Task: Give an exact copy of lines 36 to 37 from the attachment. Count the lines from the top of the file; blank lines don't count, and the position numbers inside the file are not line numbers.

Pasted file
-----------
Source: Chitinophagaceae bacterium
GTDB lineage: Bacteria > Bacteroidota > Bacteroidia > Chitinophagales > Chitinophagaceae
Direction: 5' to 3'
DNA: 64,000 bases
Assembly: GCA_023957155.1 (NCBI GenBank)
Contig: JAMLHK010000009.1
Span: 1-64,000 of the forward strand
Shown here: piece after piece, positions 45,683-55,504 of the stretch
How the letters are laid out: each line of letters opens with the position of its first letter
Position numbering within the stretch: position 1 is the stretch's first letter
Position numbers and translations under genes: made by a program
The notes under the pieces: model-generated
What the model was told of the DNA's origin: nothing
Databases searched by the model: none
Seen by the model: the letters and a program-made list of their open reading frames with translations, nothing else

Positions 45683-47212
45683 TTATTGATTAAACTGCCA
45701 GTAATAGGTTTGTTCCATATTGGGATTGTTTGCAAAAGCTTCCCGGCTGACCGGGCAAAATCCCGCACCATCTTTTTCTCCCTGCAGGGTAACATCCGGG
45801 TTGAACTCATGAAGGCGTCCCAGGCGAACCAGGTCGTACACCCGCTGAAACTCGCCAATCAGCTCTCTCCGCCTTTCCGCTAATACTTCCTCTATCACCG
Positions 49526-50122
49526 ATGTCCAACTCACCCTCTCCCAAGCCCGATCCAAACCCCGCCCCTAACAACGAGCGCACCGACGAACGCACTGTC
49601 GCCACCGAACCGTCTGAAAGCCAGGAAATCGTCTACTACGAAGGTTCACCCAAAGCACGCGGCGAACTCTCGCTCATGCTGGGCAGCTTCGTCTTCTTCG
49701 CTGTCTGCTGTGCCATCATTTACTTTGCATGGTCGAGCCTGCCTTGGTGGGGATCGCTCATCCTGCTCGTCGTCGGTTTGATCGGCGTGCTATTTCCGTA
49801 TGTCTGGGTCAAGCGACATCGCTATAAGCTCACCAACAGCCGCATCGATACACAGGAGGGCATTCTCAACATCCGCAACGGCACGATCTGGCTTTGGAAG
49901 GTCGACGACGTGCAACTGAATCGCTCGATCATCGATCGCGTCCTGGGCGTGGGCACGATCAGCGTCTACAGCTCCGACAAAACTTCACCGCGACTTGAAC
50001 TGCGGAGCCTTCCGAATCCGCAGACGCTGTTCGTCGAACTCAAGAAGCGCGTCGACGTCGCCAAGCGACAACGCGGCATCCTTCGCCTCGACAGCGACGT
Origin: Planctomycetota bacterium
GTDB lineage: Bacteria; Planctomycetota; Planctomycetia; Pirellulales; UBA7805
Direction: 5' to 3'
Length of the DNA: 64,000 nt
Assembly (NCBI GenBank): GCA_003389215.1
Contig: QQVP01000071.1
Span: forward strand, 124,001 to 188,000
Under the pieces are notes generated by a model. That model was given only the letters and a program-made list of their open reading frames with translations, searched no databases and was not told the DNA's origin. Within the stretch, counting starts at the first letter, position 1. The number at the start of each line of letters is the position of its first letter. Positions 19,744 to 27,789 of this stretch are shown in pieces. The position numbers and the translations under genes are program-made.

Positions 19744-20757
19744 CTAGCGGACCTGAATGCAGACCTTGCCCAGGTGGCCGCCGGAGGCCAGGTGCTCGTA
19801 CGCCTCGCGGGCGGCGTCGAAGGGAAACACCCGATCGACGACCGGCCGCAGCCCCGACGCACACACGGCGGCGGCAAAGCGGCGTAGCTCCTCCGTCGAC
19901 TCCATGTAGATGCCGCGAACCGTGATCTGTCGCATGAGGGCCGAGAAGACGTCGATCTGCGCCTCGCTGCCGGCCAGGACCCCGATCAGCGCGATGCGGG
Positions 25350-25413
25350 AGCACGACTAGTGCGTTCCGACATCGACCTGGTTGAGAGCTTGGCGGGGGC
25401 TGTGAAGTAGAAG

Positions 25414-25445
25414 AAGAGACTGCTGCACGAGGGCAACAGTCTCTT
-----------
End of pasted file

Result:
19744 CTAGCGGACCTGAATGCAGACCTTGCCCAGGTGGCCGCCGGAGGCCAGGTGCTCGTA
19801 CGCCTCGCGGGCGGCGTCGAAGGGAAACACCCGATCGACGACCGGCCGCAGCCCCGACGCACACACGGCGGCGGCAAAGCGGCGTAGCTCCTCCGTCGAC